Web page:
My hope is that in 10 years–when the facades are tattered, plywood floors bowed, and amenities dingy–there will be so many units empty that the prices will drop. Finally, Raleigh will have affordable housing downtown–unless the developer razes the building for bigger profit margins.

This is the only reason why I am glad we are not building like the Capitol Apartments anymore.

Capital Apts_web

Capitol Apartments. Photo by

If the City of Raleigh wants downtown Raleigh and the surrounding neighborhoods to be a hub of creativity, diversity, and innovation, then it needs to start acting more like a benevolent developer + leader and less like a doormat. I suggest that they give the Appearance Commission real authority and require all new developments offer a percentage of their housing available to low-income families, similar to the Town of Chapel Hill.

“The Town shall encourage developers of residential developments of 5 or more units to (a) provide 15 percent of their units at prices affordable to low and moderate income households, (b) contribute in-lieu-fees, or (c) propose alternative measures so that the equivalent of 15 percent of their units will be available and affordable to low and moderate income households;”

Until then, we can only wait until poor design and quality works in favor of lower socio-economic groups.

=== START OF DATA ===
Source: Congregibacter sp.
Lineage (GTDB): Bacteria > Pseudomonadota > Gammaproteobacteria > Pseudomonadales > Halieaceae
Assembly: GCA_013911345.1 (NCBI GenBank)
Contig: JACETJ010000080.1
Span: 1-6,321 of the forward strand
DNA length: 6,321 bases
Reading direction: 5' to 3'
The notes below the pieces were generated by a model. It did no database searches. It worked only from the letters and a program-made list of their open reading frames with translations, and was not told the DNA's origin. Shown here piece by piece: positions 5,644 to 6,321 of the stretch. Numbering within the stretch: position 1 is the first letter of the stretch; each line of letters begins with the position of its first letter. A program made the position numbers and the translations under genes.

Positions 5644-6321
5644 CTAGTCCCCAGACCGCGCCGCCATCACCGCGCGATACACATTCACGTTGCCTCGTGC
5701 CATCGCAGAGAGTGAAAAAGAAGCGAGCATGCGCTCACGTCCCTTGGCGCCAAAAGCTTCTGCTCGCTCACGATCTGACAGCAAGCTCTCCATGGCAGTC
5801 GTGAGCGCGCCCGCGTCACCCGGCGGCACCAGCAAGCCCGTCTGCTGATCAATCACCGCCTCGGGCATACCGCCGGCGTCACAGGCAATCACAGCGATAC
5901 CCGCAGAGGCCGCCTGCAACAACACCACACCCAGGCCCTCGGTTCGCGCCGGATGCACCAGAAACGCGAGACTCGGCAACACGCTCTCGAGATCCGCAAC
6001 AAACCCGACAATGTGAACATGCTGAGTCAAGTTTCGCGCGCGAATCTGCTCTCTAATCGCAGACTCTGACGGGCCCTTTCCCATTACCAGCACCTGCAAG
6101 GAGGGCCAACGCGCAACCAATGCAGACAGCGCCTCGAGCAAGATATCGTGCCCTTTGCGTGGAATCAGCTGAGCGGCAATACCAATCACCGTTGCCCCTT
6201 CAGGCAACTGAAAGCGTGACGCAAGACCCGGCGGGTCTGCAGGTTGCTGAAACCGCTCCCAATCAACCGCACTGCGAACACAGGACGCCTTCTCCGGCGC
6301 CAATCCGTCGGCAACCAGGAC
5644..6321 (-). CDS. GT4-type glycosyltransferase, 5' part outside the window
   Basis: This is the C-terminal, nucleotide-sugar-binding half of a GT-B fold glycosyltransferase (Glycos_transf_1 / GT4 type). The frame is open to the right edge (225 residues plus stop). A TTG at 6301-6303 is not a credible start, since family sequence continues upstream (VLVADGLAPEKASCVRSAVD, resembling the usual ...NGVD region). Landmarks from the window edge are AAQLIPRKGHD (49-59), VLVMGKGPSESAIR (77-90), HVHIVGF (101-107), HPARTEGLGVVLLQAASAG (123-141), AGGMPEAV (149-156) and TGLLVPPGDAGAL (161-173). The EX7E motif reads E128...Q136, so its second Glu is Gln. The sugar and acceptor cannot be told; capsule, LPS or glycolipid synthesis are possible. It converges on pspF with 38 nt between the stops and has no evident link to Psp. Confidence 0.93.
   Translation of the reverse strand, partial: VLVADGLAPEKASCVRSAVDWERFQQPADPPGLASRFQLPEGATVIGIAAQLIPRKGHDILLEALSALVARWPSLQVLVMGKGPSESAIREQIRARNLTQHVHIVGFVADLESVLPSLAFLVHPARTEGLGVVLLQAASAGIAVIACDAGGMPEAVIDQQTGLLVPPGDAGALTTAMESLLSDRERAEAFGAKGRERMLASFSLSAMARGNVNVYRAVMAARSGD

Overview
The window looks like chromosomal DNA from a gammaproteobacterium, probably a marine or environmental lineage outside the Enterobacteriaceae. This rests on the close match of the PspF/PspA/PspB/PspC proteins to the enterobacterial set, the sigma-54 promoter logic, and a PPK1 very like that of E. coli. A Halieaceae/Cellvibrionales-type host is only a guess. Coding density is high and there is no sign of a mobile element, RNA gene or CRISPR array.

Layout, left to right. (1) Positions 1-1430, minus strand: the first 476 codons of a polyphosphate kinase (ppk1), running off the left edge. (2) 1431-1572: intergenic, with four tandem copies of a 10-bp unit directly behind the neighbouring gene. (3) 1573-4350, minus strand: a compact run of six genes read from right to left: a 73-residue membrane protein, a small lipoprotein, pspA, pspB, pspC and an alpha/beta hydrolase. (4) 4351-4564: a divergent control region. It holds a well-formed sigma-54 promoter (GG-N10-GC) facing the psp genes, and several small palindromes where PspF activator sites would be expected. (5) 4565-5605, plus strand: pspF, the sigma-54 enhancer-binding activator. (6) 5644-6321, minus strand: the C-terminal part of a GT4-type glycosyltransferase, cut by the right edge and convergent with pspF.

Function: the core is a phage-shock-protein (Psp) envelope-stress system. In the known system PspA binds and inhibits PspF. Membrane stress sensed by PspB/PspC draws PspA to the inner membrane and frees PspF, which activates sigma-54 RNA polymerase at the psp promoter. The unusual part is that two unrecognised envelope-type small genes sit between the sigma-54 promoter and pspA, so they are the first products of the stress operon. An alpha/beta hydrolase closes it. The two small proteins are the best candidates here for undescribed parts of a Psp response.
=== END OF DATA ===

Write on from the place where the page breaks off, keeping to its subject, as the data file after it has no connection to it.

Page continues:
P.S. lol at the stock images on the websites for these developments.

Screen Shot 2015-02-19 at 3.58.48 PM


Uber Can Do Anything As Long As We Buy What They Sell

Uber is a private company. They set pricing, company values, and customer service. If a company run by a pretty awful bro turns a blind eye to assaults, has no respect for consumer privacy, and touts a price-gouging (dynamic) business model, then make the decision to not support them. Like every other private company, they will only be around as long as they have customers. It can be inconvenient, but every rider has the option of calling a taxi, which is simple with a smartphone.

Furthermore, I have 3 points in response to the Triangle Business Journal’s article on the NC Attorney General’s involvement after Halloween:

  1. Uber made the entire dynamic pricing model very transparent. I received several emails and notifications from Uber leading up to Halloween and how to avoid costly ride. Also, Uber required the passenger to confirm they understood the “multiplier” on 2 separate prompts.
  2. It seems that most of the complaints are coming from people leaving bars between the hours of 12:30-2:30am who knew planned on drinking and wouldn’t be able to drive home. It’s not Uber’s fault they were drunk and made a bad financial decision.
  3. Every Uber rider had the option of calling a traditional cab company and paying a price determined by city policy.

You can protest Uber by not giving them your money. It will send a powerful message.

Photo by

Food Truck Proposal for Raleigh’s Moore Square